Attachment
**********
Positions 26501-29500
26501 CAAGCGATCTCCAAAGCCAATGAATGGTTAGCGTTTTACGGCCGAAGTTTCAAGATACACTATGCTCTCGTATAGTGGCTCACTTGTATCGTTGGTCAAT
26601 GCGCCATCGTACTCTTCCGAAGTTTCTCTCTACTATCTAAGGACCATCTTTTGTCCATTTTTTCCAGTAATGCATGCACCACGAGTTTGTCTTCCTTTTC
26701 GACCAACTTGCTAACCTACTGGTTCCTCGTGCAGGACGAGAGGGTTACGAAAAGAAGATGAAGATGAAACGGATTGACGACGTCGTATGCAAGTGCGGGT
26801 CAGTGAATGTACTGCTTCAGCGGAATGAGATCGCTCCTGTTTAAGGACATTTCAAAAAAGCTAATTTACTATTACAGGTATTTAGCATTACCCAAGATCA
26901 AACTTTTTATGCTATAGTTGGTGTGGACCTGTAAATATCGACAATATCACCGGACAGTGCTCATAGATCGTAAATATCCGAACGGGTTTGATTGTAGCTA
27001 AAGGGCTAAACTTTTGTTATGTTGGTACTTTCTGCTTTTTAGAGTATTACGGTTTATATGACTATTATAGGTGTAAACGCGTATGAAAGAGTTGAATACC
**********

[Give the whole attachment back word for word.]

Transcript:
Positions 26501-29500
26501 CAAGCGATCTCCAAAGCCAATGAATGGTTAGCGTTTTACGGCCGAAGTTTCAAGATACACTATGCTCTCGTATAGTGGCTCACTTGTATCGTTGGTCAAT
26601 GCGCCATCGTACTCTTCCGAAGTTTCTCTCTACTATCTAAGGACCATCTTTTGTCCATTTTTTCCAGTAATGCATGCACCACGAGTTTGTCTTCCTTTTC
26701 GACCAACTTGCTAACCTACTGGTTCCTCGTGCAGGACGAGAGGGTTACGAAAAGAAGATGAAGATGAAACGGATTGACGACGTCGTATGCAAGTGCGGGT
26801 CAGTGAATGTACTGCTTCAGCGGAATGAGATCGCTCCTGTTTAAGGACATTTCAAAAAAGCTAATTTACTATTACAGGTATTTAGCATTACCCAAGATCA
26901 AACTTTTTATGCTATAGTTGGTGTGGACCTGTAAATATCGACAATATCACCGGACAGTGCTCATAGATCGTAAATATCCGAACGGGTTTGATTGTAGCTA
27001 AAGGGCTAAACTTTTGTTATGTTGGTACTTTCTGCTTTTTAGAGTATTACGGTTTATATGACTATTATAGGTGTAAACGCGTATGAAAGAGTTGAATACC